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Air Force Featured Stories

86th VRS rolls onto virtual highway

  • Published
  • By Staff Sgt. Kirby Turbak
  • 86th Airlift Wing Public Affairs

Every day the Air Force becomes more accurate and advanced to make sure the mission is accomplished. They do this by innovating, managing equipment, reducing manpower and reducing cost.

Members of the 86th Vehicle Readiness Squadron at Ramstein Air Base, Germany, are doing exactly that by acquiring a new driving simulator to train Airmen who aren’t familiar with German roads and weather conditions.

The simulator was purchased with money from the Squadron Innovation Funds.

The 86th VRS is responsible for operating and maintaining a variety of government-owned vehicles such as military vehicles, pickup trucks, police cars, transport vehicles and special-purpose vehicles.

“Before the simulator, whenever we got new Airmen, we’d take them out on the road and get them familiar with the vehicle,” said Master Sgt. Daniel Moffett, 86th VRS noncommissioned officer in charge of training validation and operations. “Then we conducted the actual driving portion where they would get in the vehicle, drive around the base and drive around the highway as well.”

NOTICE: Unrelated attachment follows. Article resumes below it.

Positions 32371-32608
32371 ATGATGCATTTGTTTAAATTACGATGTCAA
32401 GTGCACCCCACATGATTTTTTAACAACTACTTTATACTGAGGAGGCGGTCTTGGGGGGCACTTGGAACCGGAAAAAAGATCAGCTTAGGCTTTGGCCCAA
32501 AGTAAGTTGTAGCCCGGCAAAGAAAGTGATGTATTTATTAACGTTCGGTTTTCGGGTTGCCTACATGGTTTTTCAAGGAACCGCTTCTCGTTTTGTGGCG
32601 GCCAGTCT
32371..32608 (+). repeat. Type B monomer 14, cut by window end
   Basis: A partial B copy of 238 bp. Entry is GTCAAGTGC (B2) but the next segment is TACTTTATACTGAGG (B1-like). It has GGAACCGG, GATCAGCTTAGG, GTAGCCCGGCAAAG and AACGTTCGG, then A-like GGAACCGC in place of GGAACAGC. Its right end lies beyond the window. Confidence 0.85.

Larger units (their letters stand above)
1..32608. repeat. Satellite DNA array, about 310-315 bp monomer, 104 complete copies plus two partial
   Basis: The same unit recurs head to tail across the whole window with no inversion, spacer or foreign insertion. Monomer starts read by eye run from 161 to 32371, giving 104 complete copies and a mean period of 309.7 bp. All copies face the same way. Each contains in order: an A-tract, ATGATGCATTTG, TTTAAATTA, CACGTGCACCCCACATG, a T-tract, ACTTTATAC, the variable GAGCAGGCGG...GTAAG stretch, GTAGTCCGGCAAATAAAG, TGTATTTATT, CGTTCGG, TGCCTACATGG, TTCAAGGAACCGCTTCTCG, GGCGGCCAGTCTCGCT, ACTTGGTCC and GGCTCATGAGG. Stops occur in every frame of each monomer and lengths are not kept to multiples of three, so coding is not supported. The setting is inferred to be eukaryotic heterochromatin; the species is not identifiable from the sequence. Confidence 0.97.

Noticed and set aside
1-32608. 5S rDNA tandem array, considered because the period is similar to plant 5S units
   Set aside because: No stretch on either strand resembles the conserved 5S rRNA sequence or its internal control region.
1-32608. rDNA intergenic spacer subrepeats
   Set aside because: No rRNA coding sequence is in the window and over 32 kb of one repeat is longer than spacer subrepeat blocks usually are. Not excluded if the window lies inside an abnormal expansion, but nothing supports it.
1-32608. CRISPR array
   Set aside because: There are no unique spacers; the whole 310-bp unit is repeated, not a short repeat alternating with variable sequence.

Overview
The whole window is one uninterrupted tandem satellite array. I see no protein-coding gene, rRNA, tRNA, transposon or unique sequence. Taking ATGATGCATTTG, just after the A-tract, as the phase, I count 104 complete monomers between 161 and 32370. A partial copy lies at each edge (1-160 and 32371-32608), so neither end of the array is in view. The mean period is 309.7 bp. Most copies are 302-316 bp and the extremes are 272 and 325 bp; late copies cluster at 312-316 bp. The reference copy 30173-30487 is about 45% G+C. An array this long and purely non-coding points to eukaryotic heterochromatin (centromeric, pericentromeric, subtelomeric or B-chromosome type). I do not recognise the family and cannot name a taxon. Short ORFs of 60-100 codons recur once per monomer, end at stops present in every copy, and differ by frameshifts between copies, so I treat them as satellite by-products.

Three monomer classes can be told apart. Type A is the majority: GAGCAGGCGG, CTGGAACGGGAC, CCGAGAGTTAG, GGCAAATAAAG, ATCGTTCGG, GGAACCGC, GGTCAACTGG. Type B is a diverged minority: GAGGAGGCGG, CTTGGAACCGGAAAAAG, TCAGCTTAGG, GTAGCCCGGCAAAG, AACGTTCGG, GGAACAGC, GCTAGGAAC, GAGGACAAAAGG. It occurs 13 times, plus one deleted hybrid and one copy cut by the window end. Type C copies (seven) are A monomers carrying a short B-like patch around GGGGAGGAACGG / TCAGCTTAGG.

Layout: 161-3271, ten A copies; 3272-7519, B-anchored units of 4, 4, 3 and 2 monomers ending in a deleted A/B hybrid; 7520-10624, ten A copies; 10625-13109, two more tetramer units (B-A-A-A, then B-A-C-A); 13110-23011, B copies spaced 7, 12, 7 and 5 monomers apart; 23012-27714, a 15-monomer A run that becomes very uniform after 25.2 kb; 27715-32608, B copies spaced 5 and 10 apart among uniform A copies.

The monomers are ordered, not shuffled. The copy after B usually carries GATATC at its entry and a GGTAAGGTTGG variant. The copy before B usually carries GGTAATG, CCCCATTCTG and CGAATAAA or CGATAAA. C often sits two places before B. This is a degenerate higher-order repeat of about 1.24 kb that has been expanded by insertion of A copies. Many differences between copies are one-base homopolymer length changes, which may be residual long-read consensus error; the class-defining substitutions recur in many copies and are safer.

The old process took more time, resources, fuel and added maintenance cost from more wear-and-tear to the vehicles.


“This is a more timely and effective way to train, as opposed to actually having to go out, check out and operate a vehicle for hours on the road,” said Tech. Sgt. Nicholas Lindke, 86th VRS training validation and operations supervisor. “They can get that familiarization training completed within the confines of this building. I'd say that is one of the biggest benefits, it's going to end up saving a lot of man hours.”

The simulator helps safely prepare Airmen for less than ideal road conditions and possible vehicle failures they could face.

“The simulator provides a plethora of different tools built into the program that allows us to put them in different scenarios, whether it be fog, snow or other conditions that they're going to be facing yearly at Ramstein,” Moffett said. “In addition to that, we have the capability to do blow outs to the vehicle tires, create accidents and add situational events where they have to react quickly.”

With sensors throughout the simulator, including the gear stick, instructors are able to get better feedback on how to help new Airmen be proficient vehicle operators.

By gaining more time and resources, members of the 86th VRS are able to certify new Airmen quicker and keep the mission rolling on.

“This will help us get them better prepared to operate the vehicles and get certified with little to no failures, which is the ultimate goal,” Moffett said.